When I heard about the chance to create work for the Leeds City Museum I jumped at the opportunity. The brief was to create a soundscape comprised of samples sent in from local artists, in order to be played on a loop in the Broderick Hall for the duration of the installation. The inspiration behind my piece was Brian Eno’s Quiet Club work in the way that it created an environment inside the installation space. This can be heard in the ambience that underscores the submissions, so the piece always has a place to return to sonically.
I’m really happy with the way the piece came out in the end. It became a show reel highlighting the local talent running for nearly 30 minutes in total. The visuals worked well in accompanying the music, and tied in well with the colour scheme, and the instrument mosaics at the heart of the installation.
When dealing with over 20 musical submissions ranging in key, genre, and tempo, it was crucial that the piece had a recurring theme. By creating a motif that ran throughout, the submissions would feel less out of place despite having very little in common musically.
This ambience underscoring the 30 minute piece was created from samples of the submissions themselves. The ambience is atonal so there is no clash with transitions into the submissions. There are loops of guitar swells, percussive elements, and vocal samples that are manipulated to create the track heard below the full piece (and also in the tech demo video).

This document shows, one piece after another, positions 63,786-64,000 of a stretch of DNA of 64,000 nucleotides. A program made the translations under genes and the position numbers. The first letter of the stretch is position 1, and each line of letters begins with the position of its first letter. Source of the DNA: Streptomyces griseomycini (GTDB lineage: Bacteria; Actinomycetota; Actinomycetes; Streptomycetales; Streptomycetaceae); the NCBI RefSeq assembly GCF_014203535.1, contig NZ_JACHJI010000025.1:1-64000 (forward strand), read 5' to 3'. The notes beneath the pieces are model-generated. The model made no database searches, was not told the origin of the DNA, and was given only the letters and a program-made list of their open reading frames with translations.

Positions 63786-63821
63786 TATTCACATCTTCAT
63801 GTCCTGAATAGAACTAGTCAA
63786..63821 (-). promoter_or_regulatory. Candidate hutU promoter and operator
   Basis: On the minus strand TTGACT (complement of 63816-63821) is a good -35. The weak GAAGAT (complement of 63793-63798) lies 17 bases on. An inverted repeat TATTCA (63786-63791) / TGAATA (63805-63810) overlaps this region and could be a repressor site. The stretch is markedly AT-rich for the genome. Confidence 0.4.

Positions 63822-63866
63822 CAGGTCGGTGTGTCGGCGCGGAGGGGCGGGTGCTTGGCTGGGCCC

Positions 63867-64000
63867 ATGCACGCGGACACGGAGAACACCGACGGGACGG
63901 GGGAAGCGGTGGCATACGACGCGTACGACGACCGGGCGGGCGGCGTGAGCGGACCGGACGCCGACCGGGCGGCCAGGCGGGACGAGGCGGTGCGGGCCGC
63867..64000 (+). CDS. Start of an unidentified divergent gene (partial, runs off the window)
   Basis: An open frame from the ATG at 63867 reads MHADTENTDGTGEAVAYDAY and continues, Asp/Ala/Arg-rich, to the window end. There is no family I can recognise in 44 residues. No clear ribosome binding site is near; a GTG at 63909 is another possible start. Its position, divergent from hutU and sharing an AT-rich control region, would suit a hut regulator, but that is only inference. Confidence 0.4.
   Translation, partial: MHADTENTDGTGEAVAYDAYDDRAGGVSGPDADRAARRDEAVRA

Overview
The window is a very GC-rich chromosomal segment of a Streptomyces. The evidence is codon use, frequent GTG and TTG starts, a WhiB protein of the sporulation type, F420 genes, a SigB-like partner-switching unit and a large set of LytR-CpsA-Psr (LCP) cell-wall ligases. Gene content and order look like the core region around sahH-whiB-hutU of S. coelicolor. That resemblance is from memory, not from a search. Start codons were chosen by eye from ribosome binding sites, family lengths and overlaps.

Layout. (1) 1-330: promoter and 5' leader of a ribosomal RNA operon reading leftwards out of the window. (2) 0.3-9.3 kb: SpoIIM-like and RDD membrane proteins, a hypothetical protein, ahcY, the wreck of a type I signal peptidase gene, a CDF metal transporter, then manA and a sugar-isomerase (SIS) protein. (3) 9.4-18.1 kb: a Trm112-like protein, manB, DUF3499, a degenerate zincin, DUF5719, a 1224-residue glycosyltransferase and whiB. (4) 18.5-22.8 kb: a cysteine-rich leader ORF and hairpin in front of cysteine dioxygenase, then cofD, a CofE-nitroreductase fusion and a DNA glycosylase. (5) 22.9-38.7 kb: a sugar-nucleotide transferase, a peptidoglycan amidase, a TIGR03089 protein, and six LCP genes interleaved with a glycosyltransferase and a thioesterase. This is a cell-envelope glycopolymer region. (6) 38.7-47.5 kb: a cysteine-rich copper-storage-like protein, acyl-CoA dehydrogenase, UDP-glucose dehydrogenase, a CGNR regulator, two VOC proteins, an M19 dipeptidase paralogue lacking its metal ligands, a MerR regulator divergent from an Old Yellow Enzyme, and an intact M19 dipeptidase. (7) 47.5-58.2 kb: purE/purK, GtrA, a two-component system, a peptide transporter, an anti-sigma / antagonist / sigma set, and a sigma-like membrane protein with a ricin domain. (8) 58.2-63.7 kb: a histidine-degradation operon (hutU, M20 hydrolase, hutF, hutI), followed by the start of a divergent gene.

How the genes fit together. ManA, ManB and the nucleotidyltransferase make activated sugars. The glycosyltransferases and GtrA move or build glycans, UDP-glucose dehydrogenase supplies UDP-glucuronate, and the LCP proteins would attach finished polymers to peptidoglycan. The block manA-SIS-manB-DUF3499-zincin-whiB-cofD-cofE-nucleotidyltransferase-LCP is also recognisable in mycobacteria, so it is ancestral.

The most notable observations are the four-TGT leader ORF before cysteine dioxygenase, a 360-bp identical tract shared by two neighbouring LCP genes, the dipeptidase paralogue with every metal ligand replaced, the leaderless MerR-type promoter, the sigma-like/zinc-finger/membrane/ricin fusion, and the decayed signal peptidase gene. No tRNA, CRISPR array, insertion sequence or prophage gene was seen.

Care was taken compositionally to ensure that the soundscape would not be too overpowering for the exhibit. The submissions fade in and out of the mix slowly, creating a slow evolution over the duration of the piece. In this way the track may remain peripheral while attendees view the other installation pieces.
Along with the soundscape came the visual element. This was necessary as some submissions had videos, or pictures of the artist that were to be displayed alongside the piece.
In much the same way as the ambience underscoring the submissions, I wanted the visuals to retain a through line for the sake of cohesion. I decided to create a geometric backing which reacted visually to the music. By having the visuals react to the music in real time, the two elements become linked in another way, as opposed to being arbitrary other than the pictures and videos appearing every so often.
Another reason for the reactive aspect was that some submissions did not have a visual counter part, and also any static images I could overlay on the geometric pattern to give the illusion that they are modulating in time with the piece.
The colours of the visuals were determined by the motifs used in the signage for the installation.
The soundscape was compiled and produced in Ableton Live 10, both in my home and also in Pirate Studios when professional level speakers were necessary.
The visuals were also produced in Ableton, using Max 4 Live. This was my first time using the Max 4 Live Jitter system, and so there was a significant learning curve.
The geometric background is a 3d sphere rendered using the Jitter GL system. By utilising visible polygons, a lighting render, and a zoomed in camera angle, the sphere is almost unrecognisable and instead, is perceived as a patterned surface.
The 3d shape is then made to modulate according to the amplitude of the track. Using the catch and slide features in Max, the sphere reacts in time with the music, which had to be altered when fed in to the system. When feeding the raw audio into Max, the sphere shook a considerable amount, and this was not the desired effect. By adding a lot of reverb and compression (to flatten peaks and extend tails) and also a resonator to create more linear envelopes, I achieved a fluid motion like a flag waving.
The visuals were captured using syphon, and the audio exported directly from Ableton. Using Imovie I finished the visuals by adding in transitions between background colours, and also lining up corresponding video and picture submissions.